In the last half century, institutional investors have been playing an increasingly significant role in the equity markets. Total U.S. institutional equity holdings rose from $8.7 billion in 1950 (6.1%) to a stunning $1,432.9 billion (40.6%) by 1990. In the U.K., the share held by individual investors has shrunk from 54% in 1963 to just 10.7% in 2012, reflecting the ever-growing dominance of institutional money.
Due to their sheer size, institutional investors often move markets. Famous momentum investor William J. O'Neill describes these institutional investors as being "as obvious as the elephant that jumps into the bathtub and splatters water all over the place". When they get in or out of a stock, they can send huge ripples through the markets.
Hunting for Elephants
So how do individual investors best screen for their presence? Institutional ownership (IO) is the percentage of a stock's float owned by institutions such as unit trusts / mutual funds, pension funds, endowments, hedge funds or other large investors. Most well-known stocks - e.g. household names like BP or Shell (NYSE:RDS.A) - would have at least 25% institutional ownership. Stockopedia's forthcoming Ownership Module (subscription required) allows you to filter the market for high, low, increasing or decreasing IO.
The reason why individual investors often like to track this metric is because they view institutions as the "smart money". The basic thinking is that, because these managers get paid to pick stocks, screening for stocks with high levels of institutional 'sponsorship' might give us the inside track on the stocks that the experts like as well as helping us assess the weight of money behind a given stock.
While it is true that these investors can afford research teams and experienced managers, as we've discussed, naive faith in "experts" is generally a bad idea - the professional fund management industry also shows a lot of evidence of institutionally bad decision making, herd behaviour and skewed incentives. So is it a good idea or not to pay attention to their choices?
Following the Money...
William J. O'Neill, who we model here, therefore recognised the important of institutional ownership in his book "How to Make Money in Stocks" (which incidentally is a must read). It's the "I" in his renowned CAN-SLIM formula. Without institutional backing, a stock's price is not likely to rally. As he notes, it takes big demand to push up stock prices, and the biggest sources of demand comes from institutional investors, not from individual investors who typically cannot produce enough volume to significantly move stock prices. In his view, a good investor will check to see how many institutional investors a company has - a stock is generally worth investing in if it has at least three to 10 institutional owners.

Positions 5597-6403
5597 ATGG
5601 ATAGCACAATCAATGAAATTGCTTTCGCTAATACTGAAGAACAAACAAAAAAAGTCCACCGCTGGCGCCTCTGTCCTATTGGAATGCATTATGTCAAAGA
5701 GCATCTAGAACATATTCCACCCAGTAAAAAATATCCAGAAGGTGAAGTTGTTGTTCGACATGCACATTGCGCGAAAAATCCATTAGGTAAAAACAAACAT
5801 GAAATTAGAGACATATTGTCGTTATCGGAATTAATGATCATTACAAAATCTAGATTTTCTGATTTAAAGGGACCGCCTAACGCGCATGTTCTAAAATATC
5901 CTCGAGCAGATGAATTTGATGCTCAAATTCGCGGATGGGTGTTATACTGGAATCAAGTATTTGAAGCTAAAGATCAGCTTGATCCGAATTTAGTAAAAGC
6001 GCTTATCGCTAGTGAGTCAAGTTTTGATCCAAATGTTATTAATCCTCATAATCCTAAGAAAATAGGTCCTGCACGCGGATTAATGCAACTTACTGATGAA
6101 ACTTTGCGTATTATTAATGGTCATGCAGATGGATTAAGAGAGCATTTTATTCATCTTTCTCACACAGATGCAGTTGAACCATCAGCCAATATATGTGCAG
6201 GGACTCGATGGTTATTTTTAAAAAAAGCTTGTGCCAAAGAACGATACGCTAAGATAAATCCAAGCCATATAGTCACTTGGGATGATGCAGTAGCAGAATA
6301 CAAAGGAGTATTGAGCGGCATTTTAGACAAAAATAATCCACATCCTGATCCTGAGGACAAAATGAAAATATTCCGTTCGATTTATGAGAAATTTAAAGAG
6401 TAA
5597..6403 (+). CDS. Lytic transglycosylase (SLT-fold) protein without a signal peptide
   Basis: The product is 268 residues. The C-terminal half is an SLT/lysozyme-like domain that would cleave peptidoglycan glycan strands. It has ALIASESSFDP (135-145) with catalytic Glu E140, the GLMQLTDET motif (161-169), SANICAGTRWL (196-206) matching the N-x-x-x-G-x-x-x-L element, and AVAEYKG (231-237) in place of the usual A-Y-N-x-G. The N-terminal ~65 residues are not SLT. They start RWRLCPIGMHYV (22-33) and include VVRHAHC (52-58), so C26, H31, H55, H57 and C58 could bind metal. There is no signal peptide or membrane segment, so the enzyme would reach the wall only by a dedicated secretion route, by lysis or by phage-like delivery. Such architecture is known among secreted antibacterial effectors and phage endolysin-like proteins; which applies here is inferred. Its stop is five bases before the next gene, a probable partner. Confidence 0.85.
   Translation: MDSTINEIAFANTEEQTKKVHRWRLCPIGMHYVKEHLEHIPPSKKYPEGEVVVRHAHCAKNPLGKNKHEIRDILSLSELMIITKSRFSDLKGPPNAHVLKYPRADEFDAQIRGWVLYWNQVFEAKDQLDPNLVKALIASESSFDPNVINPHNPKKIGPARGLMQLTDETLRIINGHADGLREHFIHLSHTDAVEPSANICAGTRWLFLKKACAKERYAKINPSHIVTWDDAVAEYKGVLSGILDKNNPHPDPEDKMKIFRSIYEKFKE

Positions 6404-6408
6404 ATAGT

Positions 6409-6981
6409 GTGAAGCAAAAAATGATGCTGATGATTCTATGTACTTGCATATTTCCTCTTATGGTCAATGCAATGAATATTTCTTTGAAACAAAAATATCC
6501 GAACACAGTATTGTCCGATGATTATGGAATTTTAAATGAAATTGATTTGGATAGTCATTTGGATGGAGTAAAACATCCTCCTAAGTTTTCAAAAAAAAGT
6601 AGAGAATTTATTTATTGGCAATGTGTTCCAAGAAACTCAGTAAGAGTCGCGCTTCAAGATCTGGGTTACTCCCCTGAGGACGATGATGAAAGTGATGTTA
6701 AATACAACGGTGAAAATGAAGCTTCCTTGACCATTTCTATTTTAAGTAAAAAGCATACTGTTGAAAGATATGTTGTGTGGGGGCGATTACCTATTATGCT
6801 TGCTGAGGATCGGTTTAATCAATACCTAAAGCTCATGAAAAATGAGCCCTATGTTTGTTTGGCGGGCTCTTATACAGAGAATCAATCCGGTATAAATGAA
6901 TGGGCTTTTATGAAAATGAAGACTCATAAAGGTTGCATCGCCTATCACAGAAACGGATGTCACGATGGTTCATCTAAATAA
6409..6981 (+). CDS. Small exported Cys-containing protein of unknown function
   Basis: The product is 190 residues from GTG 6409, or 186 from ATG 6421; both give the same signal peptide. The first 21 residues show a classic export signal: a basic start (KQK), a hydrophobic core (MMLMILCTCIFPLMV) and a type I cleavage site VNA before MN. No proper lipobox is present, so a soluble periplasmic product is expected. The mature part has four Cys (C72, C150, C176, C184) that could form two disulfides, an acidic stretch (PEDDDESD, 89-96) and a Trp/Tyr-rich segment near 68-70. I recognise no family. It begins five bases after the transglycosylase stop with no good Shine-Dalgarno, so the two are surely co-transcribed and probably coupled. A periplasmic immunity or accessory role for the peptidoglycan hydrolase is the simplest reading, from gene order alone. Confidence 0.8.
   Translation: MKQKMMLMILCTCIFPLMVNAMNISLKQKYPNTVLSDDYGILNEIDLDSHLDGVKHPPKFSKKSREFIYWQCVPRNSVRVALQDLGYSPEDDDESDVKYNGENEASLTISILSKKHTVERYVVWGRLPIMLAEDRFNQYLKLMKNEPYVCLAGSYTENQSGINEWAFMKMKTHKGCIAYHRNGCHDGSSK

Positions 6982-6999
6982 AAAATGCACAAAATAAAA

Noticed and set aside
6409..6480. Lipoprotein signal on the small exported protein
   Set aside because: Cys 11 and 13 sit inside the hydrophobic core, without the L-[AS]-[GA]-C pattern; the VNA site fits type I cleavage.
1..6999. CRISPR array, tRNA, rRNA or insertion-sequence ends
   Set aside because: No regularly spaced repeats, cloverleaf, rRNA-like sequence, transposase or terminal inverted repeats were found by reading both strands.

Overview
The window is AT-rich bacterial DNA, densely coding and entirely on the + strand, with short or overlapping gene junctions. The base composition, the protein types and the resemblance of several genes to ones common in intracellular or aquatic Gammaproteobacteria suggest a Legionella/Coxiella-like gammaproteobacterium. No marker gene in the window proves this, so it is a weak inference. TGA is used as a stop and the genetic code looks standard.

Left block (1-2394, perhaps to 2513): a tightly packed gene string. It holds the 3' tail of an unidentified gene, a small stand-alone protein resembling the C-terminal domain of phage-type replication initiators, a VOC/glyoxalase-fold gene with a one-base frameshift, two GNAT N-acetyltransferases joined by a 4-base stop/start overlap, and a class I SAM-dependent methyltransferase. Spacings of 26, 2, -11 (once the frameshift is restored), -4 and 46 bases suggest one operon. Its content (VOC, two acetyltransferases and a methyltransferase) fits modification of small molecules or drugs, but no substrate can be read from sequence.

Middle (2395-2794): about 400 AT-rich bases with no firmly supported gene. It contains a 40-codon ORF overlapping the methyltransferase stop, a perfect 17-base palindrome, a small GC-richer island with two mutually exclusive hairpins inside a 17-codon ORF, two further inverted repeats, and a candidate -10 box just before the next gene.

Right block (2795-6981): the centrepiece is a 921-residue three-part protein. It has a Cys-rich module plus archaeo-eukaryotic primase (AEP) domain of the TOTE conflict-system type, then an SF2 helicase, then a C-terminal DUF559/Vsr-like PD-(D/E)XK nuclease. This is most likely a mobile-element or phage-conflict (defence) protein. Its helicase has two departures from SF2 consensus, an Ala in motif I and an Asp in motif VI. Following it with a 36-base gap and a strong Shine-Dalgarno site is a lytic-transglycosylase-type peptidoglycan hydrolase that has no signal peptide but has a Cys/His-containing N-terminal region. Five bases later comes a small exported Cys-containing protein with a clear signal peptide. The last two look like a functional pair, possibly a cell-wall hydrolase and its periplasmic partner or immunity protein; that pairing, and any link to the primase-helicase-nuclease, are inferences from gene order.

O'Neill also argues that, if a stock has no sponsorship, the odds are good that some looked at the stock's fundamentals and rejected it. Which raises the question as to why that is.
Or Looking for Hidden Gems?
Set against this, though, the (just as legendary) growth investor, Peter Lynch (who we model here), argues that institutional investors make poor role models for individual investors. In his best-selling book "One Up on Wall Street," he lists thirteen characteristics of the perfect stock. One of them is: "Institutions Don't Own It and the Analysts Don't Follow It."
His contention is that stocks with a relatively small level of institutional sponsorship offer the most upside. Lynch dismisses the notion that companies without institutional support risk never being discovered: he argues that the market eventually finds undervalued companies with solid fundamentals. The market catches up with value eventually. And, by the time institutional investors discover these hidden gems, the companies will no longer be hidden but fairly valued, if not overvalued. So he argues:
Look for companies with little or no institutional ownership.
Err... So High or Low?
The sharp difference in views between these two Gurus (high vs. low institutional ownership) partly reflects the nature of momentum investing (O'Neill) versus growth (Lynch) investing. In fairness, even O'Neill suggests that you should be wary if a very large portion of the company's stock is owned by institutions. CAN SLIM acknowledges that a company can be institutionally over-owned and, when this happens, it is too late to buy into the company. The reason for this is that, if a stock has too much institutional ownership, any kind of bad news could spark a nasty sell-off. A stock with a lot of institutional support may be close to the peak of its valuation (think Cisco (NASDAQ:CSCO) during the DotCom bubble!). When every mutual and pension fund in the land owns a chunk of a particular stock, it may have nowhere to go. Instead, O'Neill suggests checking to see if institutional sponsorship is going up. If it is, this should be a sign that the stock still has momentum.